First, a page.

Build A Better Arena

Strip away the rules and combat mechanics. Take away the character-build and monster-creation options. Stop rolling dice and moving miniatures around the table. Now, look around . . . What remains is you – the DM – sitting down with a group of people communicating with each other. I explain below how communication between you and your players should take place in the Arena. There is a great deal of commentary on game mechanics, stats and rules, but a dearth of advice on how to properly communicate with your players. It is a niche I will humbly try to fill with this and future articles.

It is not my goal to regurgitate “pop-psychology” ideas or encourage you to “analyze” the players in your game. You do not need to be a psychologist or professional counselor to be aware of some basic communication factors that could be influencing your gaming sessions. What does seem lost in discussions of gaming is the ability of the DM to react and respond to the numerous dynamics between them and the players at the table.

For instance, a typical gaming group has one dungeon master and approximately five player characters. That means the DM is communicating with five different people all at the same time through speech, body language and gestures. On top of this, each player is communicating with the other four players and the DM at the same time through their speech, body language and gestures. At any given moment during a gaming session with a DM and five players, there are 30 lines of communication. Yes, 30!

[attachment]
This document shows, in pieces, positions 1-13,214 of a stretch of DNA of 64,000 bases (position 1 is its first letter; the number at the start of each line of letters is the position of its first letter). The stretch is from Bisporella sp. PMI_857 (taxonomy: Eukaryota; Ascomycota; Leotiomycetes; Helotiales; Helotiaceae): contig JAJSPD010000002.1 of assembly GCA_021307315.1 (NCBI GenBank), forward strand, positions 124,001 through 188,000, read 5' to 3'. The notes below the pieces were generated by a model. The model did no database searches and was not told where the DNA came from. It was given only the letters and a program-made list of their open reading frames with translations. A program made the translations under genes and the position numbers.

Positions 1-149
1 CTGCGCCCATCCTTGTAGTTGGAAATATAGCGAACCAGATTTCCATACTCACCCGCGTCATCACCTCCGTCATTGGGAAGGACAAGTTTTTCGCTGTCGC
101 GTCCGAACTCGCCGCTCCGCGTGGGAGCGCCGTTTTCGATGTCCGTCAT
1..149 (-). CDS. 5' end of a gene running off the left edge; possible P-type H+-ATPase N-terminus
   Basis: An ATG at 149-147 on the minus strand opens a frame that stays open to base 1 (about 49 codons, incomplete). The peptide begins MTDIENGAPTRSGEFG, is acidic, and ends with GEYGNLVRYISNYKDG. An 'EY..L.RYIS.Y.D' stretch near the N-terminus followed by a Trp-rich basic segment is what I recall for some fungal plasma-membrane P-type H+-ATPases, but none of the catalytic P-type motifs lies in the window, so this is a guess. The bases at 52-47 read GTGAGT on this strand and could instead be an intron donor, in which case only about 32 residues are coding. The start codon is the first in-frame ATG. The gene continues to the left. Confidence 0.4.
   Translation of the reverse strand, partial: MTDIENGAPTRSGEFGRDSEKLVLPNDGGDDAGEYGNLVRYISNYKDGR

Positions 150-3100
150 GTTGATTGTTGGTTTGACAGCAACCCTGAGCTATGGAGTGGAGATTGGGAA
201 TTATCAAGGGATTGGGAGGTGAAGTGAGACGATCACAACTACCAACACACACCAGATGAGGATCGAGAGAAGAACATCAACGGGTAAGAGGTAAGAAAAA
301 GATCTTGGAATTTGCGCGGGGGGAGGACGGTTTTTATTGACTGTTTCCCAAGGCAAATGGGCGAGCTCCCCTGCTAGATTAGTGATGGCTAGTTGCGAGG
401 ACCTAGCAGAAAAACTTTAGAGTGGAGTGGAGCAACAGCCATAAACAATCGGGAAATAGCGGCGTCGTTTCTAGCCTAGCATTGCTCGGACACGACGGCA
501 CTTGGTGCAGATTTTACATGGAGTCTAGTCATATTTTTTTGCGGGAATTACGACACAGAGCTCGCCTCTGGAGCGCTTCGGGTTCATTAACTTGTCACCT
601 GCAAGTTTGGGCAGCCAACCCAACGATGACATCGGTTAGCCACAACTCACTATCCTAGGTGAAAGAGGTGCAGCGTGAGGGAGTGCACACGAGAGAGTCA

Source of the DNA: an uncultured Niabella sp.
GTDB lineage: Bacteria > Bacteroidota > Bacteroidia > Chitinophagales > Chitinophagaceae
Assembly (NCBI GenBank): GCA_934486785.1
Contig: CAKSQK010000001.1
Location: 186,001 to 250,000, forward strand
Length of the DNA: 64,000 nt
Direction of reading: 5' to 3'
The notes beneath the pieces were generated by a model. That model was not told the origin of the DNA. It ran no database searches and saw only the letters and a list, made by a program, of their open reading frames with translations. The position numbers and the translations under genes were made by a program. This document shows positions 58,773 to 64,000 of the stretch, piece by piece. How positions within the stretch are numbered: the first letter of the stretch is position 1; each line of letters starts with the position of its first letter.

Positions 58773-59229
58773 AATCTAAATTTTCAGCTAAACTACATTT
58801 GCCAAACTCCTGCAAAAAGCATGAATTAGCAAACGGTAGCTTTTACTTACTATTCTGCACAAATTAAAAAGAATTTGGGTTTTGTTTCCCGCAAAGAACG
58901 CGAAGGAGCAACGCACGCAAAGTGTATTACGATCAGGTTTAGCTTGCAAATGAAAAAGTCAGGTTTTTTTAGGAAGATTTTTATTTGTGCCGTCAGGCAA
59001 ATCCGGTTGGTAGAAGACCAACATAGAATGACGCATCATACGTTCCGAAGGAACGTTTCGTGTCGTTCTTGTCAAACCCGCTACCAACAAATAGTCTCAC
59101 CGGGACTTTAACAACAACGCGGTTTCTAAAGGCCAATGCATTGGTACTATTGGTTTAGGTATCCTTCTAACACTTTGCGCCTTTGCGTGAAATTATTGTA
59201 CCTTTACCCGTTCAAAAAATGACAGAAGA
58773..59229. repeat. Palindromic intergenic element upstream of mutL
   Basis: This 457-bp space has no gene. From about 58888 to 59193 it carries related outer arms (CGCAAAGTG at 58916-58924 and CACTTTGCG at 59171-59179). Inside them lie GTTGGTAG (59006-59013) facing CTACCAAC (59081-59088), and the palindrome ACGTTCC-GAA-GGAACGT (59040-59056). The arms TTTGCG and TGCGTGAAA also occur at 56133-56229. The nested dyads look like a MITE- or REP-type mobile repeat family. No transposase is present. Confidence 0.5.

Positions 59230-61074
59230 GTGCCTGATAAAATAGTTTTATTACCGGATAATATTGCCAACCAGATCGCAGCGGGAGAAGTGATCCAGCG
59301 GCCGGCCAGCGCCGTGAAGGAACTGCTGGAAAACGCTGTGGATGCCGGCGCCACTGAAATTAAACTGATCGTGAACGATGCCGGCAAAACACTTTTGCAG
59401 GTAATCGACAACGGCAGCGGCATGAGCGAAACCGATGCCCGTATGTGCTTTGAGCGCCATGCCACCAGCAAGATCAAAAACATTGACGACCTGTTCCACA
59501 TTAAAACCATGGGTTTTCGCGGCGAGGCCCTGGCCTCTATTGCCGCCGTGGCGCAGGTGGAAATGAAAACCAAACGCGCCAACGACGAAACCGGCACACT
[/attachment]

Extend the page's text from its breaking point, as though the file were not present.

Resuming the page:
I would argue the DM should be aware of all lines of communication during the gaming session, which is quite a daunting task. One method I believe can assist DMs to understand the communication patterns at the table is a theory, the Johari Window. The Johari Window is a 2×2 matrix that displays how communication between self and others plays out in any situation. The four quadrants are:

Consider each quadrant while running your campaign.

Arena: Both self and other are aware of.

Blind Spot: Self is not aware of, but others are aware of.

Facade: Self is aware, but others are not.

Unknown: Self and others are both unaware 

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